Dolsk is situated in County of Śrem, ca. 12 km south of Śrem. This one of the smallest Wielkopolska towns is situated between the lakes Dolskie-Wielkie and Dolskie-Małe. The etymology of its name derives from its location in a depression (dół standing for ‘pit’ or ‘bottom’ in Polish).
The municipal rights were granted to Dolsk in 1359 by King Casimir III the Great (1333–1370). The city was incorporated upon the Środa law, then a variety of the Magdeburg, i.e. German, law. Between 1793 and 1919, Dolsk was part of the Prussian partition and in 1807 to 1815 remained within the limits of the Duchy of Poland. The locals are proud of the first farmers’ circle having been set up in their home town (in 1866), with the task to get the peasants organised and the farming culture mastered. Liberation from the Prussian rule was to the credit of the Wielkopolska Uprising (1918–1919). Once the Nazi occupation (1939–1945) was over, Dolsk was back home – with Poland.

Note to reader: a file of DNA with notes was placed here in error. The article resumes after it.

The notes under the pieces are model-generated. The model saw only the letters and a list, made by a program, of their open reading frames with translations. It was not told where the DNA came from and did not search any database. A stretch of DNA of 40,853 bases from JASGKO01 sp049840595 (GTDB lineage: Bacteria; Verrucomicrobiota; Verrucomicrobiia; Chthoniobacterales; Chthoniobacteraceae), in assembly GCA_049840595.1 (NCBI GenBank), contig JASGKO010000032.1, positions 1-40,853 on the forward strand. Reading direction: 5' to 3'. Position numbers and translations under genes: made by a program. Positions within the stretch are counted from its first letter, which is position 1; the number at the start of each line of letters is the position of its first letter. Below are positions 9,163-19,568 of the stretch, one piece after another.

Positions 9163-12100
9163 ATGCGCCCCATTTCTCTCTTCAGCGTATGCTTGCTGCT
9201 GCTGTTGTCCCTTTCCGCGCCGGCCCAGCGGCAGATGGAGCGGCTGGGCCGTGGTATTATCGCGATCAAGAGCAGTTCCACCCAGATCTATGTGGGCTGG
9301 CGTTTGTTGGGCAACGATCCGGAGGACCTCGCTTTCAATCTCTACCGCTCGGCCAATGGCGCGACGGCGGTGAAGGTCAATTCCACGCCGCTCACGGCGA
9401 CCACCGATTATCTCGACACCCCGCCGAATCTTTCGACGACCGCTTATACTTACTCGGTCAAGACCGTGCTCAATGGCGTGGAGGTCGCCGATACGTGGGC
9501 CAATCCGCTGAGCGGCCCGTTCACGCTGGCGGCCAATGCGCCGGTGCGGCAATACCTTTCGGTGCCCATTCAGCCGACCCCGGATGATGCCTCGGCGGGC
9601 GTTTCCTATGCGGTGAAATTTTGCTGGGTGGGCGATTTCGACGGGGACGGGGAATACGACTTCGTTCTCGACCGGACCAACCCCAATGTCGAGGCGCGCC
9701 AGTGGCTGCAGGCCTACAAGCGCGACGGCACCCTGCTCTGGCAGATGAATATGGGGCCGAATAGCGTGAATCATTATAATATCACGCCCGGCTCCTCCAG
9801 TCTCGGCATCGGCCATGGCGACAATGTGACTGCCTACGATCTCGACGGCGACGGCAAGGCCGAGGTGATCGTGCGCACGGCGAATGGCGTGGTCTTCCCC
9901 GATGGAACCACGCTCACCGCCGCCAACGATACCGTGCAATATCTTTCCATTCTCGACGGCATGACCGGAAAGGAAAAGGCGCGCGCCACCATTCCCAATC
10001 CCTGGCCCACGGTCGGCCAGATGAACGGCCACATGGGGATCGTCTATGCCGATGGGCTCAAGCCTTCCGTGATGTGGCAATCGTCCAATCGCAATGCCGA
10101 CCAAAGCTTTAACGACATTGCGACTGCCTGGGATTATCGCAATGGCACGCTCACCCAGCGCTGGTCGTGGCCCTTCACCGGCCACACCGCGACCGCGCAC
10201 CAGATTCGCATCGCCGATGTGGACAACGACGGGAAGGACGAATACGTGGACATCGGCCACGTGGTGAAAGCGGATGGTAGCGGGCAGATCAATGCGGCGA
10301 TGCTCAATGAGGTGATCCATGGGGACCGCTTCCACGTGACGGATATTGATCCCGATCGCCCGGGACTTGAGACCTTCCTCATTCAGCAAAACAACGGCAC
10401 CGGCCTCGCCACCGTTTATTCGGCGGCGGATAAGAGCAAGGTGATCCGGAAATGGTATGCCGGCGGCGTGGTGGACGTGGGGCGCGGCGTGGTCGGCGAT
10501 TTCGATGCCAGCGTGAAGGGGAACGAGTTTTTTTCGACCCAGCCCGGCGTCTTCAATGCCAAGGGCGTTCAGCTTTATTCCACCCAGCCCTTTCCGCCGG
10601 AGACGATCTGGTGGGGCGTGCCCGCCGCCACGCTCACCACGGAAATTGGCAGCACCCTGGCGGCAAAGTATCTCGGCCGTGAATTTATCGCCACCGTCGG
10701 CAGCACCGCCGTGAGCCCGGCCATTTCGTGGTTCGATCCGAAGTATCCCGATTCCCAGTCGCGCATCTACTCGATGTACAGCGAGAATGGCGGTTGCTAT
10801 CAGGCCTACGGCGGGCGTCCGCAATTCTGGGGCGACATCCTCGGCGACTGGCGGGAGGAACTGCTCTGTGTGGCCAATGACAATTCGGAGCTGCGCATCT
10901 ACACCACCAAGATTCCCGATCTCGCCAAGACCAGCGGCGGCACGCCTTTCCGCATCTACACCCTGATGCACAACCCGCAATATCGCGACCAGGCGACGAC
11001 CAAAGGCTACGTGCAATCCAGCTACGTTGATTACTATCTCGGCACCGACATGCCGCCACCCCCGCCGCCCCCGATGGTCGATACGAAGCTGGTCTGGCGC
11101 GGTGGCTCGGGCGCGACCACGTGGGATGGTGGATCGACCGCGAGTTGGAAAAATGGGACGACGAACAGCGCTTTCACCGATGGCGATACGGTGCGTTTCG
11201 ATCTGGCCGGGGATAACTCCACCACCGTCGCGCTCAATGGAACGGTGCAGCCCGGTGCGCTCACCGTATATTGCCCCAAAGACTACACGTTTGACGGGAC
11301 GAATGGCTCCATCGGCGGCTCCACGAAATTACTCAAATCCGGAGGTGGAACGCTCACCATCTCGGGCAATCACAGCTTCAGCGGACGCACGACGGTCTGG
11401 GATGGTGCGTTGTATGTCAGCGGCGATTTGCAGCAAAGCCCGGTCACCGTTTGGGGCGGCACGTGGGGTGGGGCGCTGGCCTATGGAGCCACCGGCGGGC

At present, despite its being one of the least industrialised urban areas in the Wielkopolska region, Dolsk has founded its development upon tourism and services. This is favoured by its location in the Krzywiń Lake District and in the vicinity of moraine hills.
A late-gothic Archangel Michael’s parish church from 15th century can be found west of the market, surrounded with a wall with a renovated baroque gate. Next to the church is a belfry built in 18th c.
A late-baroque (eighteenth-century) vicarage is set opposite thereto, its mansard roof featuring dormer windows, which makes the building quite unique.
As you go down Św.-Ducha [Holy Spirit] Street northwards, you will come across the Holy Spirit church of 1618. This one of the earliest wooden temples in Wielkopolska has regained its original splendour owing to a recent renovation project. There is a goat monument standing in the market, a symbolic reference to a local legend.